Photo by Darryl Propp
Jill and Charlie Doiron have hope for a better, healthier future for breast cancer patients today and in the future.
That’s why they’ve recently made a major donation to help fund clinical trials at the Cross Cancer Institute in Edmonton. They want others facing a cancer diagnosis to receive the benefits that Jill did from the facility’s world class specialists, facilities and clinical trials.
In 2001, Jill, then 44, was diagnosed with stage 3C breast cancer and needed surgery, chemotherapy and radiation. Statistically, her chances of surviving five years using conventional treatment were not much better than 50:50. These numbers concerned Jill and Charlie, who both have science backgrounds. Her medical team helped them focus on what they could do to improve the odds, so that Jill would be around see her three young children grow up.
“They told me you never know which side of the statistics you’ll be on, so don’t give up,” says Jill, who jumped at the opportunity her care team offered her, to participate in a worldwide clinical trial studying three different chemotherapy combinations. Each of the three options was at least as good as the best treatment option available at the time – and all had the possibility of being better than the conventional treatment. “One of the drugs being evaluated in the trial is now the current best treatment for the type of cancer Jill had,” Charlie says.
For Jill, participating in the clinical trial through the Cross Cancer Institute was an easy decision: it meant the possibility of a better treatment, longer-term followup and the fact that her participation would help advance scientific knowledge and understanding of new treatments. “It had the potential to improve the odds of survival over the standard treatment,” recalls Jill.
Her journey back to health was not without a few bumps in the road, with local cancer recurrences near the surgical site in 2006 and again in 2011. Each time, she chose to participate in another clinical trial.
The Doirons, who live in Sherwood Park, firmly believe that access to these clinical trials and the excellent care Jill received from the Cross Cancer Institute are factors contributing to why she is alive and thriving today. “I’m doing great. We take one day at a time and you develop an attitude of gratitude – because we really are grateful for the care I received,” Jill says.
For his part, Charlie believes that if Jill had not participated in the clinical trials at the Cross Cancer Institute, she might not be here today. They are especially thankful to Dr. Anil Joy, and research nurses Diane Bodnar and Shelley Sass, “for their amazing advocacy, care and support.”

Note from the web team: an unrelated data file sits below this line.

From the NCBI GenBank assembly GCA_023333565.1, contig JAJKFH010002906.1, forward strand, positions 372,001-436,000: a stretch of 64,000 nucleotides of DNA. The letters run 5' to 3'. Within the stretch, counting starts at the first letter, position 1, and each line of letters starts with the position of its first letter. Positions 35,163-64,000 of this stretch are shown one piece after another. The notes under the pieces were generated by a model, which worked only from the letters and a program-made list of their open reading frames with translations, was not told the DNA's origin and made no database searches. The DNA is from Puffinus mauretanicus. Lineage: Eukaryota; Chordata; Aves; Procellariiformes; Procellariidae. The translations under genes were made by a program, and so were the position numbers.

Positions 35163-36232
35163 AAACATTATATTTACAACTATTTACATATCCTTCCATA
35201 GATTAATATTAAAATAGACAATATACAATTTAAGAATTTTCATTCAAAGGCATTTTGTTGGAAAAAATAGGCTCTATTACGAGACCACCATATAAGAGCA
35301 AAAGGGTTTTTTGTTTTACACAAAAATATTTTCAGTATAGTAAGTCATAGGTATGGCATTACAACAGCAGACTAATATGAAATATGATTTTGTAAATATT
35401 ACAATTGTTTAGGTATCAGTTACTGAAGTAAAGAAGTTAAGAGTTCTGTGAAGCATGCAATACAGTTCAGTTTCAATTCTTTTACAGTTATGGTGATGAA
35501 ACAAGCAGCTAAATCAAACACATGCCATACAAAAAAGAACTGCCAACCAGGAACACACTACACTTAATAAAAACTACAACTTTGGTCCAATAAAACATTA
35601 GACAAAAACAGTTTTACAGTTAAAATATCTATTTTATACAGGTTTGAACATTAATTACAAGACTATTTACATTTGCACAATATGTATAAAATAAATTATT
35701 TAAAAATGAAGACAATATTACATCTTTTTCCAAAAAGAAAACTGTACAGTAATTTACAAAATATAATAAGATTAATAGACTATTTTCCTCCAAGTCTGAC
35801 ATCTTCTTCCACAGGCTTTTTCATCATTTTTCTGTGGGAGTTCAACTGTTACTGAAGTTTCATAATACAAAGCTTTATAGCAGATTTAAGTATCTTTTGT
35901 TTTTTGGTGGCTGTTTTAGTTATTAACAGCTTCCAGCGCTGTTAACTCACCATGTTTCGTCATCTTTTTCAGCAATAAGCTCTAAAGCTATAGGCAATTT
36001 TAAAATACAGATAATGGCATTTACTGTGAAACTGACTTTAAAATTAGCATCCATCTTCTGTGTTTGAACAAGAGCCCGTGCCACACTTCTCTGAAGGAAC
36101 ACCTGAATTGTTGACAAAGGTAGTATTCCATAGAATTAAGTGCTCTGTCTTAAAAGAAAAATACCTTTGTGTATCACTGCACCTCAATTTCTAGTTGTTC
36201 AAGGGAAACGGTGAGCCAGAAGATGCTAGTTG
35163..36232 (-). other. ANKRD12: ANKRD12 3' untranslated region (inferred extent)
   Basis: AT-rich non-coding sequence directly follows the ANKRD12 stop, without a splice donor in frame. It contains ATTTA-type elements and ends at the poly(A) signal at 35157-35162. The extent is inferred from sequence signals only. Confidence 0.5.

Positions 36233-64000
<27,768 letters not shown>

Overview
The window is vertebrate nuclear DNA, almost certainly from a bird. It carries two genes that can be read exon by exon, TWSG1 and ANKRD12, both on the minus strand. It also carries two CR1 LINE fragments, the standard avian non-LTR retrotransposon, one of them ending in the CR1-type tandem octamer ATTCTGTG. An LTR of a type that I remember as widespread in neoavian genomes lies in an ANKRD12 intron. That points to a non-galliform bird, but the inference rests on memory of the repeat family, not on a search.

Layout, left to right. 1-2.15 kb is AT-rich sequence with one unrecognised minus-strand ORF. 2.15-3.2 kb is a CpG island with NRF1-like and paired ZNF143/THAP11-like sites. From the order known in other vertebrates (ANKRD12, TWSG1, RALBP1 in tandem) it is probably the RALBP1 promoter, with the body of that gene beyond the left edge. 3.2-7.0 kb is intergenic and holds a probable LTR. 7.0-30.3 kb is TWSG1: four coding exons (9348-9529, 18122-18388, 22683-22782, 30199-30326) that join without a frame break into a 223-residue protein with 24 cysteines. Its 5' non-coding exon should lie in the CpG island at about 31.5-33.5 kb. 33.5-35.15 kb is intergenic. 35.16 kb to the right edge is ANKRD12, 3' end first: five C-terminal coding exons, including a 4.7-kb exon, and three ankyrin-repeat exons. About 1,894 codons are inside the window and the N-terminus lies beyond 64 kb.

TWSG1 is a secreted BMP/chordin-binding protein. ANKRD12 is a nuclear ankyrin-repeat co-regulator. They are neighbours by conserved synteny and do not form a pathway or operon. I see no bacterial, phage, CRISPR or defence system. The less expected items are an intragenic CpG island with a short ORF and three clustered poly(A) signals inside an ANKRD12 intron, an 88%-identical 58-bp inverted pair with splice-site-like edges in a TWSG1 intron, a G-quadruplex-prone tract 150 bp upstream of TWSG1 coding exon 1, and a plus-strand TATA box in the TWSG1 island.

The Doirons feel it’s important to give back to the institution where Jill benefited from top doctors doing leading-edge research into better treatments for breast cancer. To this end, they’ve made a multi-year commitment of $300,000, through the Alberta Cancer Foundation, directed to the Cross Cancer Institute to fund breast cancer clinical trials.
“You’ve got a talent pool of medical staff at the Cross Cancer Institute who work very hard,” says Charlie. “There are a lot of good things being done there using conventional sources of health care funding, which covers current standard treatments. Private donations help the Institute to go beyond the basics to explore the newest treatments and participate in world-wide clinical trials.”
They could have chosen to leave a legacy donation, but instead opted to make their donation now, so they can see the benefits of their commitment. “When you donate while you’re still alive, you get a chance to see your dollars at work,” Jill notes.
“Some of it is paying back in gratitude for the benefits we’ve received from the Cross Cancer Institute – but it’s also a commitment to further the understanding of breast cancer and its treatment. It’s an investment in our future – and in our children’s collective futures – perhaps a future without breast cancer.”
The Doirons’ generous donation will help make a difference in many lives. “It’s a phenomenal and very welcome donation that will enable us to take the ideas of cancer researchers in Edmonton and bring them to patients for testing,” says Dr. John Mackey, director of the Cross Cancer Institute’s clinical trial unit. “We know that patients who go on clinical trials have better outcomes, so I have no doubt these dollars are going to save lives. Clinical trials are incredibly important, because they bring tomorrow’s cancer treatments to patients today.”
Each year, clinical trials at the Cross Cancer Institute allow more than 600 people to undergo new treatments that could become state-of-the-art in a few years time. Clinical trials also allow the Cross Cancer Institute to access drugs that have not yet been approved for use in Canada, “even though we know they are working well,” Mackey says. “The clinical trials at the Cross Cancer Institute are really the heart and soul of the institute – because clinical trials are the tool we use to improve our treatments.”
Clinical trials are both complex and expensive, Mackey says, noting that the Cross Cancer Institute’s clinical trial program is the most active program of its kind in Canada: more patients per capita participate in clinical trials in Edmonton than in any other jurisdiction in the country.
The Alberta Cancer Foundation and the money its donors provide go to support the Cross Cancer Institute’s clinical trial program, which helps patients with many different types of cancer. On top of this funding, the Cross Cancer Institute’s clinical trial unit leverages its core funding from the Alberta Cancer Foundation, at a rate of about six to one, with additional dollars from companies and cancer researchers from around the world.